(This post is the third in a continuing series, highlighting the five trends that are shaping the human workplace in 2021 and beyond.)
Eight years ago, I wrote a book called The Crowdsourced Performance Review, making the case about why traditional performance management was broken. Since then, many leaders of Fortune 500 and other companies have abolished the old, bureaucratic model of annual reviews. Today, only 6 percent of CEOs think their organization’s performance appraisal system is useful. What can take its place?
If traditional sit-down performance management was broken in 2013, it was demolished in 2020. How could a review in December 2020, based on a 12-month-old job description, possibly do justice to the challenges employees overcame?
My message to leaders: 2021 is the year to redefine performance management through human connection. Growing your people needs to become an agile process, in the sense of agile values and methods like putting people at the center of business decisions where they can more quickly experiment with processes and more readily collaborate with customers.
Agile performance management has four pillars: Continuous learning, frequent check-ins, building trust, and connection to the work community. Like the other factors we’re exploring in 2021, all of these reflect the new reality that the human workplace is the new work paradigm.
What is performance management for?
In his new book "Think Again", Adam Grant writes, “Leaders commonly say, ‘We only hire A players. We don’t tolerate B players.’ The reality is that B players can become A players if you treat them in a way that makes them feel truly grateful.”
Agile performance management creates A players through a continuous cycle of positive interactions among employees, managers and executives:
- Coaching and collaboration between manager and employee
- Observing and highlighting the right behaviors
- Recognizing the best actions, values, and attitudes immediately and publicly
- Building community and belonging
All of these interactions require trusted two-way human connections; pretty much the opposite of the old command-and-control idea in which a manager writes a yearly, backward-looking assessment of how the employee is doing. Continuous, meaningful conversations among managers, peers and executives provide a new model for the human workplace.
Coaching is collaboration
With this understanding, CEOs are changing their company’s ideal vision of a manager. Today’s agile manager is no longer a commander and detail-checker but a strong coach. Good coaching is a dialogue in which manager and employee discuss specific parts of a job or project and collaborate on decisions about what needs to get done. When employees participate in a two-way conversation, they gain ownership and accountability. They also become invested in a process that helps them decide their own career paths, even as their life goals change. And over time, every employee learns to give as well as receive feedback.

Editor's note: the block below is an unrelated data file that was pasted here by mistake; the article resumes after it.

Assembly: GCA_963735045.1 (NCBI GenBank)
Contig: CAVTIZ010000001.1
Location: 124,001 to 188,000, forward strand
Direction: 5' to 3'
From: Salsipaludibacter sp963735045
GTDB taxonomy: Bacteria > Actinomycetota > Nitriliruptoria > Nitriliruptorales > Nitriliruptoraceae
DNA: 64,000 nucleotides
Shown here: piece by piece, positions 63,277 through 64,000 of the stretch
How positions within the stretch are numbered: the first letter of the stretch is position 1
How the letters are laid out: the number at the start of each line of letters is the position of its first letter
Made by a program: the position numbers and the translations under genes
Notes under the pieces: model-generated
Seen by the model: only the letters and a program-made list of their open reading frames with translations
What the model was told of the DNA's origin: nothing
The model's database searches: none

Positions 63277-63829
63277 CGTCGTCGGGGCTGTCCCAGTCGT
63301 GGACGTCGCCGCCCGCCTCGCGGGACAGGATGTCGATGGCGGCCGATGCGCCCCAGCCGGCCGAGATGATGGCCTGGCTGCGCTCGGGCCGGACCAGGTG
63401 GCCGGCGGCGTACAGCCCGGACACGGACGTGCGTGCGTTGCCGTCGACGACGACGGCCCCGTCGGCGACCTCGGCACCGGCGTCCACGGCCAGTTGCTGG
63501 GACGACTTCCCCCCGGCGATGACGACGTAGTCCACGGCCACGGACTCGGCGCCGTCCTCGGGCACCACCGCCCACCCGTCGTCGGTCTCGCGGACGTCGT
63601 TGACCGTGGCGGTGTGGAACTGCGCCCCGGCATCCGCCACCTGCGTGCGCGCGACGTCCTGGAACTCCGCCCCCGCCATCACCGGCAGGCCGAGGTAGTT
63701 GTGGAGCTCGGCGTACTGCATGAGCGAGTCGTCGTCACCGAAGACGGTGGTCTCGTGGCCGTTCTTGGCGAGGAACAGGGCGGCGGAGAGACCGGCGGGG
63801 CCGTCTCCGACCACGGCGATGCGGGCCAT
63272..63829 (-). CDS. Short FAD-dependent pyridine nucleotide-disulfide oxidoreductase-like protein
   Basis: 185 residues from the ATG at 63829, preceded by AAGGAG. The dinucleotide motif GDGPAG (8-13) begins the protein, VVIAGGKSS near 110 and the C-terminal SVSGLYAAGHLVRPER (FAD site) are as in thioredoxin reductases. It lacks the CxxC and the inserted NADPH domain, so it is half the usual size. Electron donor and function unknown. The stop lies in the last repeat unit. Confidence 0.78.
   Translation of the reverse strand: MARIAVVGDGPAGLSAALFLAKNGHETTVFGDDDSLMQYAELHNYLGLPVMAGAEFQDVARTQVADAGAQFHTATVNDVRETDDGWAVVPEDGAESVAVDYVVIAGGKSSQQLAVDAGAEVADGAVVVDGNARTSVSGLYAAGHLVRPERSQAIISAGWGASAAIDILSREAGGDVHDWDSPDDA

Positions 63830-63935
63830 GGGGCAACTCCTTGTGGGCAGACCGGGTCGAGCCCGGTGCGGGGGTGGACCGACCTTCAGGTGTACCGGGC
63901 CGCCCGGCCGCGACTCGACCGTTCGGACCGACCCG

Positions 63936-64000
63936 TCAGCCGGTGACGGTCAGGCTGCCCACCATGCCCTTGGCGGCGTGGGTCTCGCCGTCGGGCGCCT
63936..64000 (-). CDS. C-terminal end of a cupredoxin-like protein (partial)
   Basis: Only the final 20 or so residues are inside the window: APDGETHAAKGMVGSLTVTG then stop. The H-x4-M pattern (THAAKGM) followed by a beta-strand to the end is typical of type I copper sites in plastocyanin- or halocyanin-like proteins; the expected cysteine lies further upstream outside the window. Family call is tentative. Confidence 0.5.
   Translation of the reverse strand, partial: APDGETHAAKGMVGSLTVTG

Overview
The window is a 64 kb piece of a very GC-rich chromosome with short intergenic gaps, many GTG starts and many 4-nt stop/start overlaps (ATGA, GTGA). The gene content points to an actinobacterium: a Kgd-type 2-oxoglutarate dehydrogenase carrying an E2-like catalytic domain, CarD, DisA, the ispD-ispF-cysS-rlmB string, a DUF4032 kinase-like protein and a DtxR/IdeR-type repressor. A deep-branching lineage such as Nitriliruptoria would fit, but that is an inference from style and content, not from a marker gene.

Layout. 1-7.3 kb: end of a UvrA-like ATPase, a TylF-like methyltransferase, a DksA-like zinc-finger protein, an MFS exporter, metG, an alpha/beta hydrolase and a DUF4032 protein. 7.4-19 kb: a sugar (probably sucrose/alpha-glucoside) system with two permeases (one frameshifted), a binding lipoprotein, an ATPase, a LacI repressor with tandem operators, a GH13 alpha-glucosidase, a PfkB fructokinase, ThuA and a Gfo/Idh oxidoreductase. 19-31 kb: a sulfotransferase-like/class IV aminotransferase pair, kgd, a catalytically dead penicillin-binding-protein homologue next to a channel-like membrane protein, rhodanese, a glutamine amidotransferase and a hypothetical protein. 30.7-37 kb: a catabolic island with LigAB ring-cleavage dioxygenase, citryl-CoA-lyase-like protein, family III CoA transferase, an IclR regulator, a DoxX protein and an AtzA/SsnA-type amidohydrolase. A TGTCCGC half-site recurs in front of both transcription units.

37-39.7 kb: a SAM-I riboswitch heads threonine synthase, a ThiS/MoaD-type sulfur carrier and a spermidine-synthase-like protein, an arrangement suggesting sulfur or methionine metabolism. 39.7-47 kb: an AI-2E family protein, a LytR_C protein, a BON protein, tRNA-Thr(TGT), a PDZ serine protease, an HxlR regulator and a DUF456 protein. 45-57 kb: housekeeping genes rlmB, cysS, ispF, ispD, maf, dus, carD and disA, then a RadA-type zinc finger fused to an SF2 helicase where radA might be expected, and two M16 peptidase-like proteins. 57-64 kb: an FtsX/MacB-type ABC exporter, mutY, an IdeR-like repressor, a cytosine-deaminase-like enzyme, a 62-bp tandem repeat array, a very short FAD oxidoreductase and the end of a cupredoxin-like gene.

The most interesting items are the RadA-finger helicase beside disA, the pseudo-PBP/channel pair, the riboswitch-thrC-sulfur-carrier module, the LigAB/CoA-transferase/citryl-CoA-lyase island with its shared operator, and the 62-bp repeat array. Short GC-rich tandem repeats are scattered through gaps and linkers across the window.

How frequently should this happen? Gallup recommends ongoing conversations, timely recognition, and informal dialogue on a weekly basis. A holistic performance management system unites these in a regular cadence of coaching, goal setting and check-ins.
A Harvard study found that frequent, regular check-ins with managers improved performance, which is no surprise. The study’s truly amazing finding was that the conversation didn’t have to focus on a particular task or skill. Just having any interaction – an informal conversation about family or the weather — lifted performance. That’s the power of interaction.
What manager has time to give continuous feedback to all their employees? The simple answer is, they don’t have to if feedback can come from multiple sources – team members, business partners, and anyone else who interacts with an employee. In other words, crowdsourced performance management. The manager can’t be everywhere; the community can.
Traditional performance reviews spend 80% of time talking about the past, as a manager lists what the employee did in the previous year. Agile performance management flips the formula to focus on the present and the future. It asks what the employee is doing, what results are happening, and what comes next. If this sounds familiar, it’s the kind of strategic discussion that you have when talking to top executives or boards of directors. From now on, all performance management should be just as strategic.
The most valuable feedback
Objectives and key results (OKRs) have been the typical performance metric for fifty years. They are obsolete in a constantly changing environment. Leaders are changing company culture to encourage risk-taking, innovation, new processes, boldness, questioning, integrity, persistence, creativity, accountability, flexibility and more. It’s not a question of lowering standards (you can achieve six sigma quality in an agile environment.) It is a question of rejecting bureaucracy in favor of human values, with all their diversity and surprises.
The most valuable feedback is recognition that someone has just made a positive contribution to the work, whether that’s closing a great sale, streamlining a process, solving a problem or helping a struggling teammate. Any employee can recognize another as long as they are specific, publicly noting what someone did, why it matters and who benefits. Capture thousands of these moments in a database and you write a narrative of activity that is the real record how work gets done.
Just getting through 2020 required employees to change and collaborate at unprecedented speed. The lesson leaders should take away is that all that apparatus surrounding the traditional performance review is neither necessary nor adequate to meet the next challenge. Starting in 2021, let’s make performance management itself perform better.
(This post originally appeared in Forbes)
About the AuthorMore Content by Eric Mosley